Living in a small house has its advantages, to be sure. Lower heating bills, less time spent on cleaning, lower rent or mortgage payments. But (and there’s always a but) the major downside to living in a small house is that there’s so little room for stuff.
That’s a big problem, of course, but not one that’s unique to living in a small house. Any house, if it’s not well laid out, or doesn’t have a lot of built in closets will give you a major headache when you try to figure out where to stick things. I have a friend who lives in an apartment a full 100 square feet larger than my house, but which only has one built in closet for her family of four. Talk about a headache!
I think I do a pretty good job of organizing stuff, and we do have a lot of it. I believe that it’s important to have a stockpile of food and household goods, both to take advantage of good deals and in case of emergencies. We also have a great deal of clothes for my kids which are stored away for the day when they grow into them. Not to mention my husband’s five guitars!
Here are my three rules for storage.
1. Be Creative
My first introduction to frugality, like so many other people, was through The Tightwad Gazette. Something that really stuck with me was the idea of finding non traditional and unexpected places to store things. I really take her advice to heart, and try to store things differently. For example, two of my husband’s guitars are in between our couch and the wall, and another guitar is under the couch; we had an electric keyboard under our bed until my husband lent it to a friend.
This tip only really works for things which you don’t need to access often. If you don’t have a six piece band that you need to store under your bed, you could consider storing things like extra toilet paper or diapers, rolls of wrapping paper, or seasonal decorations.
You can be creative with your storage structures as well. We have a large, tall bookcase in our kitchen to store canned goods and herbs and spices. And we have another, narrower bookcase in the bathroom, where we store extra diapers, medicine, and the famous stock of shampoo, soap and so on.
2. Boxes Are Your Friend
I love boxes. I stick everything in boxes. I have boxes for my boxes even, and since Ikea opened up down the street I’ve been able to indulge my lust for shiny plastic boxes. Boxes are a great way to store things, even on open shelves, because they keep the contents organized. For example, my bathroom shelves hold six large, rectangular boxes (one on each shelf) made of light blue plastic. Because the plastic is clear I am able to easily see the contents of the box, but because the plastic is colored, the clutter is well hidden!
For boxes where the content is not as easily discernible, make sure to label well. I have a lot of boxes of children’s clothing separated by size. But you can’t tell what size of clothing is in the box without opening it, so I’ve labeled all the boxes with scraps of paper shoved down in front.
Another friend of mine is very crafty. She has lots and lots (and lots) of craft materials, and fortunately a bigger house than mine in which to store them. Her organizing principal is simple: she has one box per craft supply and as soon as the box is full she no longer keeps the item. So once her box of wooden beads is full, she no longer keeps any more that comes her way.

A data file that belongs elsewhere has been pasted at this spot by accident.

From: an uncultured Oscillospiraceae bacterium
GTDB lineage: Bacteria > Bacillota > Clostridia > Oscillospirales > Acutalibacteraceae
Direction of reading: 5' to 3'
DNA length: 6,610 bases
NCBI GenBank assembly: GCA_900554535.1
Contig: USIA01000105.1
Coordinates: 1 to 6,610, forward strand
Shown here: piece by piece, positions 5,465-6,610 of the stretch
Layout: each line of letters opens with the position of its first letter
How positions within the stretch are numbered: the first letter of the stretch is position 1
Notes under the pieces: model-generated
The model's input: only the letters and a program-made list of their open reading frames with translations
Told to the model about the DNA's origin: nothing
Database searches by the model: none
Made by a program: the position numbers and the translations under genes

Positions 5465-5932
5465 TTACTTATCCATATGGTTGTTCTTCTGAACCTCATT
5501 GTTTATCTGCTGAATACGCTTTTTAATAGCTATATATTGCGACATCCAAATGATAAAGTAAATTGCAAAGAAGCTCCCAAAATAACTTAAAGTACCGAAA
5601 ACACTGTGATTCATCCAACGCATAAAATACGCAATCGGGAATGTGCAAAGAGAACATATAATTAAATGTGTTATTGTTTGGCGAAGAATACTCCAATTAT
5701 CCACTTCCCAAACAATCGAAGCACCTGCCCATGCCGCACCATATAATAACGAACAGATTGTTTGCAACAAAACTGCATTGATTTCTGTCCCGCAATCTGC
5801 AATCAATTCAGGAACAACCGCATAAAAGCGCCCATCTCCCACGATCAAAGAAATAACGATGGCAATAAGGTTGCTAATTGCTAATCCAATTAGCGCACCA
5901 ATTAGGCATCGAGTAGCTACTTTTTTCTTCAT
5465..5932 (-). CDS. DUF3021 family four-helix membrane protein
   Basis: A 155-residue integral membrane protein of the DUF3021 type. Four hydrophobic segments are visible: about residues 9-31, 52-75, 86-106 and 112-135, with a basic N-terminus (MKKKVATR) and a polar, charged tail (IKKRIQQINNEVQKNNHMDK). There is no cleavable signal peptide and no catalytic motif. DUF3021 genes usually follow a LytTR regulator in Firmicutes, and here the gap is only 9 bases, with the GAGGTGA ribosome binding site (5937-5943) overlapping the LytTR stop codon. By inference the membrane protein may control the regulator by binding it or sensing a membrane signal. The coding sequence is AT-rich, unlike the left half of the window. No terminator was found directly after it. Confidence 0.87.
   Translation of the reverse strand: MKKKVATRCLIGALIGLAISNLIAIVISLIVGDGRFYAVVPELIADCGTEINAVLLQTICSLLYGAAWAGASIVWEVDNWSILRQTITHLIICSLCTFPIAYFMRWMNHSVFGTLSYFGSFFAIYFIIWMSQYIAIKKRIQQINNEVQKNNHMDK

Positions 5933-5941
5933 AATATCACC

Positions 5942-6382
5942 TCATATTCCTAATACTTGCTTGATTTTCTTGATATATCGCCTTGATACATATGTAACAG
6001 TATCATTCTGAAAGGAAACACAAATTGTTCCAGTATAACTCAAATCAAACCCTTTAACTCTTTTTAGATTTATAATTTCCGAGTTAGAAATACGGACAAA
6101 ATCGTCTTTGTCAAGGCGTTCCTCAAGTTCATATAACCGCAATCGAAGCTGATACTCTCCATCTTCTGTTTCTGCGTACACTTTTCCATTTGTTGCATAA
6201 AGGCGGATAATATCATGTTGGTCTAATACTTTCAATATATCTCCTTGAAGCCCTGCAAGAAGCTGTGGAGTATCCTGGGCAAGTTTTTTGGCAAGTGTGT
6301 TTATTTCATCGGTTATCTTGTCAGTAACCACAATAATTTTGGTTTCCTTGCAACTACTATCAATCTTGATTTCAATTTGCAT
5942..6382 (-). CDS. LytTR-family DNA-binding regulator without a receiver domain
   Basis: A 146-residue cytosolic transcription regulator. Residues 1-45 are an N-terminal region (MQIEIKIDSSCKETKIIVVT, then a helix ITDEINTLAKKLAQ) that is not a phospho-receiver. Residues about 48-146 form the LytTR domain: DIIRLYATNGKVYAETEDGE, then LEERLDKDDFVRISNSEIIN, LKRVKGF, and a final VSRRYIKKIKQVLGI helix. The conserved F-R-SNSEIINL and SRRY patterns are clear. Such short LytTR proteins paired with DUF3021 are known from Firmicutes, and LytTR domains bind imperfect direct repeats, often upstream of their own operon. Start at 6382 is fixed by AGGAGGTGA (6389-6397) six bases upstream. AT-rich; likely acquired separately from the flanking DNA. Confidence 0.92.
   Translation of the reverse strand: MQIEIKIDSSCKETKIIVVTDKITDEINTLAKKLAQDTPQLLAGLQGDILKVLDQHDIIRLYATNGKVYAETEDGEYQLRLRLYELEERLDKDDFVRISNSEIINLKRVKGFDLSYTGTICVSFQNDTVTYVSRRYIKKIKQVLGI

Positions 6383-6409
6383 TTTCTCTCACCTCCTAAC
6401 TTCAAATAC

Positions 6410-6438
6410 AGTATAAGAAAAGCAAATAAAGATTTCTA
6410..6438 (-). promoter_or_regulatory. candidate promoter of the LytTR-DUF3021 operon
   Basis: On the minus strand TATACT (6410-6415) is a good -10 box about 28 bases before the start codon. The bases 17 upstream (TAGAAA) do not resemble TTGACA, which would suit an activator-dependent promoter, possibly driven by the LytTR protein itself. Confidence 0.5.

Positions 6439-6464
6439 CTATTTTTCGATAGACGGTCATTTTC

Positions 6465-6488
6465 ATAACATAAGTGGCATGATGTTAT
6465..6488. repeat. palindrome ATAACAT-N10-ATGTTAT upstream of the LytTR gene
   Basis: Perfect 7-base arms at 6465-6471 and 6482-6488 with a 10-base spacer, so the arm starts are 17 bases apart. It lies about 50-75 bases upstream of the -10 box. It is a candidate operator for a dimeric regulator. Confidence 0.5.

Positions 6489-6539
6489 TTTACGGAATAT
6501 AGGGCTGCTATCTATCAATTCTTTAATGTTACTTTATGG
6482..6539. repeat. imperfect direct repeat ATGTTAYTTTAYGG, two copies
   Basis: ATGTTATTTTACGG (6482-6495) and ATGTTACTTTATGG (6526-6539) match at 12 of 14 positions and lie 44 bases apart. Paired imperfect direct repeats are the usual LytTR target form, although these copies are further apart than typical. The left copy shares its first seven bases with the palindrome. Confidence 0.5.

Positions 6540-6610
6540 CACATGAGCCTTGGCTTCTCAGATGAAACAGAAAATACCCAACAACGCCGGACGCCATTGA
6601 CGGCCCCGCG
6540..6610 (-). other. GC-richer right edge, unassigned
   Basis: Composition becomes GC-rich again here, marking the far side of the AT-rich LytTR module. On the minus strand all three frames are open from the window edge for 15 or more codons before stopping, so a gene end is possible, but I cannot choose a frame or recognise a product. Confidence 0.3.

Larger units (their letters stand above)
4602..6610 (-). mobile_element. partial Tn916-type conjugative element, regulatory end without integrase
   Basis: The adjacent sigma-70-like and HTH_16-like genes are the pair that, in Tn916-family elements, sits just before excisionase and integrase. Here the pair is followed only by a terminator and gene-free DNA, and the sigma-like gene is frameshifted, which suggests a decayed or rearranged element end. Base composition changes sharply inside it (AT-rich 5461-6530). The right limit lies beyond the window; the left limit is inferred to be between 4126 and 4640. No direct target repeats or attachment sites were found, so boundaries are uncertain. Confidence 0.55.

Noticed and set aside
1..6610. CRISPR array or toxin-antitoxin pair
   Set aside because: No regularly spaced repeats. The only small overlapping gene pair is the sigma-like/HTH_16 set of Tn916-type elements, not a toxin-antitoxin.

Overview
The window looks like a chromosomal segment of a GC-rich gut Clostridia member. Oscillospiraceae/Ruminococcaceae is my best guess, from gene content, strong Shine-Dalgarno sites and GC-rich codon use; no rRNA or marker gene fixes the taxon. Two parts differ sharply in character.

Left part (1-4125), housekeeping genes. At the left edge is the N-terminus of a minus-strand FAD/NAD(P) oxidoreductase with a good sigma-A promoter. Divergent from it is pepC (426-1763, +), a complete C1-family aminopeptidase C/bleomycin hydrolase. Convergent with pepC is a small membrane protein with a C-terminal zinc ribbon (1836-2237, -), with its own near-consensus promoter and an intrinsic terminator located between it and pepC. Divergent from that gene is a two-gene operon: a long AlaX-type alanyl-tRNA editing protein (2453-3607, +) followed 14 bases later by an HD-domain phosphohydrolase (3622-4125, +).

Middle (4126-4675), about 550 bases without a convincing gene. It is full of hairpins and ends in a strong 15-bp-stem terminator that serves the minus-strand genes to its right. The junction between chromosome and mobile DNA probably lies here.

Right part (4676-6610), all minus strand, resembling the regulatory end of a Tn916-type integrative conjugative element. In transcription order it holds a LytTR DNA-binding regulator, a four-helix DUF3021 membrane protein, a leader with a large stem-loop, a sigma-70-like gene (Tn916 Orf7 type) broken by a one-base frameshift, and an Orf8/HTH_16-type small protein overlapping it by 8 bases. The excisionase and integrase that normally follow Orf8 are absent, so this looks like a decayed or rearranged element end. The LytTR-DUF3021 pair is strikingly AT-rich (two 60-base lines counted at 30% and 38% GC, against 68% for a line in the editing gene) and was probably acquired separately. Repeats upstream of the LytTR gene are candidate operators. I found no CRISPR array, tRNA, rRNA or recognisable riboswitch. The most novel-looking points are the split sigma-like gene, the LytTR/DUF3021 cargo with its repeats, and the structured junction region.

I do a similar thing with our household supplies. I stock up whenever possible, and then, twice a year I give extras to a local battered women’s shelter.
3. Don’t be afraid to go up.
A lot of my storage is vertical. In our bedroom and our children’s bedroom we have tall wooden storage cabinets that cover almost the entire wall and go up almost to the ceiling. Although these cabinets are in my children’s room, most of what they hold is not intended for them, at least not immediately.
In fact, children can only really access a small amount of space, if you think about it, because of their height. So the bottom cabinets and lower two shelves hold their toys and games, and the top shelves hold boxes of clothing, pictures, boxes of important documents etc. Because I use only one kind of box to store these things, the shelves don’t look cluttered either.
Two key factors to success
There are two important factors in keeping things organized, in my opinion. The first is to make sure that things are as accessible as you use them. In other words, don’t store your daily vitamins in a box inside a box, where you need three movements to get them out. And if you don’t need to refer to your refrigerator’s warranty on a daily basis, there’s no reason to keep it in your desk.
The other critical element is to make sure that you don’t have too much stuff. To that end, I am constantly sorting, pruning and organizing our possessions. Once my children grow out of their clothes, if I can’t pass them down within the family, I sort them and take them to the thrift store or the consignment shop. Extra beauty supplies are donated to shelters. Books get sent to BookMooch. In fact, the only thing I haven’t yet been successful at paring down is my husband’s music collection… in fact, I do believe that his guitars multiply like rabbits when I’m not looking!
How do you organize your stuff? What are your frugal organization tips?